Broome is mostly about sunsets, Mostly.
Broome, Western Australia
When I arrived from Exmouth, one hell of a city, I had some expectations towards Broome. But Broome istn't a real city either. I mean there is everything people need to live decent lives, but there is no life going on on the streets. People go and buy their things and then they go back home in their cool houses. Understandable. Who wants to spend time outside if the temperature rarely falls under 24 degrees. And if the winter arrives, the tourist arrive as well. It's a tricky situation. Nevertheless I spent the last 14 days in Broome. Including 24th, which basically is a day like any other, the 25th with all the Christmas action and the so called Boxing day the 26th. This will be a longer post, but a really personal one as well. You will see what a croc farm looks like, why I am so proud of my grandpa and how the sun settles here in Western Australia.
First things first.
Let's talk about sunsets. During my time here in Broome I had the chance to see sunsets from Gantheaume Point and Cable Beach. These two spots are perfect, because the sun settles into the ocean. The flat and sandy Cable Beach may not be a good spot for a swim, because of all the stingers and other not so cute animals, but the nice reflections are stunning. I did some selfies. Some with a flash, others from far away. The Gantheaume Point however is full of cliffs and rocks. There is definitely more action going on, with the smashing high waves and the fast blowing wind. It is hell for all the lenses and my glasses as well. After a few minutes small drops of water constrain your view.
Daytrip up north, Beagle Bay and On Arm Point
As my grandpa arrived in Australia he lived in Melbourne for some years. Later on he had moved to One Arm Point, which was and still is, a bigger Aboriginal community. He took over the local store in 1990 and began to build a new one at the same time. After six years he finished that building and was able to sell more and better products. The road from Broome to One Arm Point includes a 80 kilometer segment of gravel road. And even with a 4WD this hour wasn't fun for me. It looks like driving in an dry riverbed and feels worse than driving over cobblestone. Anyways, after 90 minutes we arrived in Beagle Bay, which is the home of a special, little church. Most of the interior of that church is made of shells. All the fine details and the whole altar is made of shells. At the time of our visit, the priest already decorated the church with all the christmas stuff. It was nice to see.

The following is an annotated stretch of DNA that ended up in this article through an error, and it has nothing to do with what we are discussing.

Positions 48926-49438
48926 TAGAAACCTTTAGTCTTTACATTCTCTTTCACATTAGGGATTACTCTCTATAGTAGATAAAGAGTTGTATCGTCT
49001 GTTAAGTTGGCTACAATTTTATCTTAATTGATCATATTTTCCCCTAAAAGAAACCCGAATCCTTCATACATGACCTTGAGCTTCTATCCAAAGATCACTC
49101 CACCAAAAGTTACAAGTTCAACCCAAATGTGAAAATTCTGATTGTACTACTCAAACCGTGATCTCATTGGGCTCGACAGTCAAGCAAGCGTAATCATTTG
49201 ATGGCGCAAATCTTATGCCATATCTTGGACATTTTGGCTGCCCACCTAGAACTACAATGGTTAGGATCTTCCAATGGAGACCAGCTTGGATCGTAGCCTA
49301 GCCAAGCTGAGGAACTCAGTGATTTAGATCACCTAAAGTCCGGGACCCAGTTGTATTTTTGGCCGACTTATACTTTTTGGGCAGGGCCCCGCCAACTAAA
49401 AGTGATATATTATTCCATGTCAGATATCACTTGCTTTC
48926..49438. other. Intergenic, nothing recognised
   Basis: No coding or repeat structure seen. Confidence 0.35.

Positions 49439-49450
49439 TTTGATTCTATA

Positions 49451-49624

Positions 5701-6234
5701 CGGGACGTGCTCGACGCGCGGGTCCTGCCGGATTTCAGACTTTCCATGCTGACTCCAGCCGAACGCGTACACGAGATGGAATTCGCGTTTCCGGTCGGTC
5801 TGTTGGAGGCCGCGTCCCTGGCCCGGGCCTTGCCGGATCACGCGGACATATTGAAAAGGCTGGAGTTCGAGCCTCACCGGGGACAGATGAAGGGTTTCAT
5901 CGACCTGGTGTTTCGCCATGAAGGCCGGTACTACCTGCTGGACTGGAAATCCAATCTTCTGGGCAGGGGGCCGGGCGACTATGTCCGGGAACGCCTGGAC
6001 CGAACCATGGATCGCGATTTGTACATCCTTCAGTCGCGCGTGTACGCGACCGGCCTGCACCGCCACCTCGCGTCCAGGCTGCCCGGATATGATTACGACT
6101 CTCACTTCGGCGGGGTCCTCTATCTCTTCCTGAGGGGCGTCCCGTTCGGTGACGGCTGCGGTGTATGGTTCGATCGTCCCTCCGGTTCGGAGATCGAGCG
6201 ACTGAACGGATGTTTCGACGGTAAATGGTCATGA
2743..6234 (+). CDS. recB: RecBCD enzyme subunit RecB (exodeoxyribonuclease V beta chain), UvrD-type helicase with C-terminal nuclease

Later on in One Arm Point we first drove to a hatchery of aquatic animals. This place was beautiful located next to the ocean with a small reef infront. We saw Nemo, some turtels and lots of shells. After that little adventure we went to the mentioned store.
It is still the same! Although there had been so many managers.
At that moment I was pretty proud. Even it is common in Australia to build houses by your own, I am not sure if many people have built a whole store in the outback. Last but not least we had a coffee and a cake in a wonderful pearl farm. The drive home was horror again. Dear government in Broome, please seal this road. Thanks
The crocodile farm of Malcom Douglas
Crocodiles come in many different species and they are around since million of years. I decided it is better to see these animals behind bars rather then in the wilderness. Fair enough I knew that they are only raised there to get their skin. But it was a outstanding experience. We attended a feeding tour with Fraser. First we got the chance to hold a small croc in our hands. Later on the big brothers got their food and showed what they are capable to do. Their strong bite can rip you off easily. It was a little scary to stand beside a four meter beast, just separated by a fence. Anyways I survived it and I am now left with some rare photos ;)